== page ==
Ask These Questions Before You Buy A Generator
Strong winds. Out of the ordinary storms. Power outages.
It doesn’t take much to make you realize how dependent we are on electricity. Going without it for a few hours can be difficult. But a few days? Nearly impossible given our lifestyles.
Which is why the demand for home generators is increasing.
Generators cost anywhere between a few hundred to tens of thousands of dollars. They come in many sizes and configurations and run on many different kinds of fuels. How do you know which is the right generator for you?
Like every purchase, if you approach it with a few questions as you’re evaluating your options, your results will match your needs. Before you buy a generator, ask yourself these questions.
Why are you buying a generator?
People buy generators for a variety of reasons. Some do for the sole purpose of avoiding long power outages. Others do so to work on a home if it is temporarily or permanently off the grid.
What fuel source is best?
Generators come fossil fuel based or non-fossil fuel based. With fossil fuel generators, they are either portable or permanent. Fossil fuels are the most common and widely used.
What is the maintenance routine?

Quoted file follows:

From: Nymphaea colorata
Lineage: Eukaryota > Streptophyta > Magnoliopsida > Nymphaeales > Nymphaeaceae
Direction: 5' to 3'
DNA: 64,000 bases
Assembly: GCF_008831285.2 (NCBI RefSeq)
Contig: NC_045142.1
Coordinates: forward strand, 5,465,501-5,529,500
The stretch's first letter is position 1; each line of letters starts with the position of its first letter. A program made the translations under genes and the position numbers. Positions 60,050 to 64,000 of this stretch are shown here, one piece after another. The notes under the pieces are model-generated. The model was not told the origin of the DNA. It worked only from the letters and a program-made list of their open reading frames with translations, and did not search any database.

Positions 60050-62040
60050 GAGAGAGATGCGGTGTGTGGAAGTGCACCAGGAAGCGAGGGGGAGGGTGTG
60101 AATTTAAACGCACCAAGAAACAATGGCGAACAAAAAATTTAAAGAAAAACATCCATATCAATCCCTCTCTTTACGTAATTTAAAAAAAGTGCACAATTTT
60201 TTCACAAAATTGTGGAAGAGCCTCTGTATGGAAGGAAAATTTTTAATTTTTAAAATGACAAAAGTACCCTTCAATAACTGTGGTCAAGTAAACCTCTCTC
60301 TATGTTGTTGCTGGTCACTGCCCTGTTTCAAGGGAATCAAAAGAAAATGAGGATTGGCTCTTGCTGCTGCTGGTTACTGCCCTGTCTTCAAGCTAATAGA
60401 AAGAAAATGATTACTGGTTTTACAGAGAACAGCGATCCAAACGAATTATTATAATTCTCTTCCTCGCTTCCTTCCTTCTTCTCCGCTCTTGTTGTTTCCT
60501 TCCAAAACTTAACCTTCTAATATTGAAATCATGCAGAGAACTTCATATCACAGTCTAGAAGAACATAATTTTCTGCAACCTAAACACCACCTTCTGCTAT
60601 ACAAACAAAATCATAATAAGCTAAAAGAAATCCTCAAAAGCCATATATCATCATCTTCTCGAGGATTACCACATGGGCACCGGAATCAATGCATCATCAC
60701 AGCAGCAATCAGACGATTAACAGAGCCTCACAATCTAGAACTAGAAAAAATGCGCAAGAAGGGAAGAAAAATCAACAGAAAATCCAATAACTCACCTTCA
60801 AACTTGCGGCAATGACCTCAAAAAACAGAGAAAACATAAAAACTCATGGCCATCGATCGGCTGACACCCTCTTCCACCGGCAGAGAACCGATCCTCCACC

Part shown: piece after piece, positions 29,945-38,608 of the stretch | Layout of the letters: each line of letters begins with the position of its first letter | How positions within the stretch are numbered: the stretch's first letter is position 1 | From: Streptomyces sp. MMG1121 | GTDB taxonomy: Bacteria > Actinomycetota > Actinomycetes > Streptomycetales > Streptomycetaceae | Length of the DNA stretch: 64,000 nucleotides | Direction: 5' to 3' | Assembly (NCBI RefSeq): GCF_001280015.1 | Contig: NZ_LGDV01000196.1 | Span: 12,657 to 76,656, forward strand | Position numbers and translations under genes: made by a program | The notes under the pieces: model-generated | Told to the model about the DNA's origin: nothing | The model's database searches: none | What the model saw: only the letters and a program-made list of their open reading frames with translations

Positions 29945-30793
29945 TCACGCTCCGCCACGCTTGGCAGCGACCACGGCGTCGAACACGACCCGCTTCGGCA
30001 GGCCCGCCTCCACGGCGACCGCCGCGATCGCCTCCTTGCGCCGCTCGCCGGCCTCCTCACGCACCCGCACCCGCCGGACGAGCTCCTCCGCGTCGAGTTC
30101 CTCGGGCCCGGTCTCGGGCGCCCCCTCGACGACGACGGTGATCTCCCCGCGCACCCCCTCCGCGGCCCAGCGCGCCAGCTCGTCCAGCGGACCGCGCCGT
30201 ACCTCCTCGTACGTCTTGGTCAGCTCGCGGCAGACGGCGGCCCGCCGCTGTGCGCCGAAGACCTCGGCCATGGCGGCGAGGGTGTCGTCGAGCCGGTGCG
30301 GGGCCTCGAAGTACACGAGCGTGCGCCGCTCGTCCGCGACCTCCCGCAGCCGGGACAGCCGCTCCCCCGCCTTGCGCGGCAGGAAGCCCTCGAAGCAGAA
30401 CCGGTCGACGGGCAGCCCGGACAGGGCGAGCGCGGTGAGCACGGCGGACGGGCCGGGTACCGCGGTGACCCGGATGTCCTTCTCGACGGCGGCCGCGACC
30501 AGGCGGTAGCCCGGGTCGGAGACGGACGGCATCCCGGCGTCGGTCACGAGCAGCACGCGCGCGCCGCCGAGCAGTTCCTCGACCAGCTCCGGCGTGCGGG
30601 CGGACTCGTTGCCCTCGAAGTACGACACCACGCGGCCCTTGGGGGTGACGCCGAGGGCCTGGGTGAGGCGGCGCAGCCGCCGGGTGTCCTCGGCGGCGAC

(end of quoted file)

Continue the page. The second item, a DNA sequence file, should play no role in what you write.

Keeping a generator operational depends on a variety of things. Make sure you determine how easy the equipment is to maintain, if the parts and products are readily available, and how often it should occur, whether the equipment is regularly used or not. Most generators should be serviced every year at least once to keep it in peak running condition.
What is the run time?
Generators are usually used in emergency situations. How much power will you have with the generator you select in the event of an emergency? While larger, permanent generators may be able to run 24 hours a day, even these will need down time to periodically cool and be refueled.
What is the fuel supply capacity?
Generators need to be refueled when in use. Which means you’ll require a supply line for emergency situations. How much will the generator hold? How will you store additional fuel?
Where will your generator sit?
There is a difference between portable and permanent. Permanent generators may take permits and require additional support to run effectively. Concrete pads may be needed for installation, and you should keep them away from buildings because of the noise and fumes.
What are installation procedures?
Ensure you have proper electrical connections for the generator you are considering. You will need an electrician to properly install a sub panel to identify and segregate the base load. Carefully consider your needs to best scale generator to your needs.
Are you looking at buying a generator to help you prepare for emergency situations? What are your biggest concerns?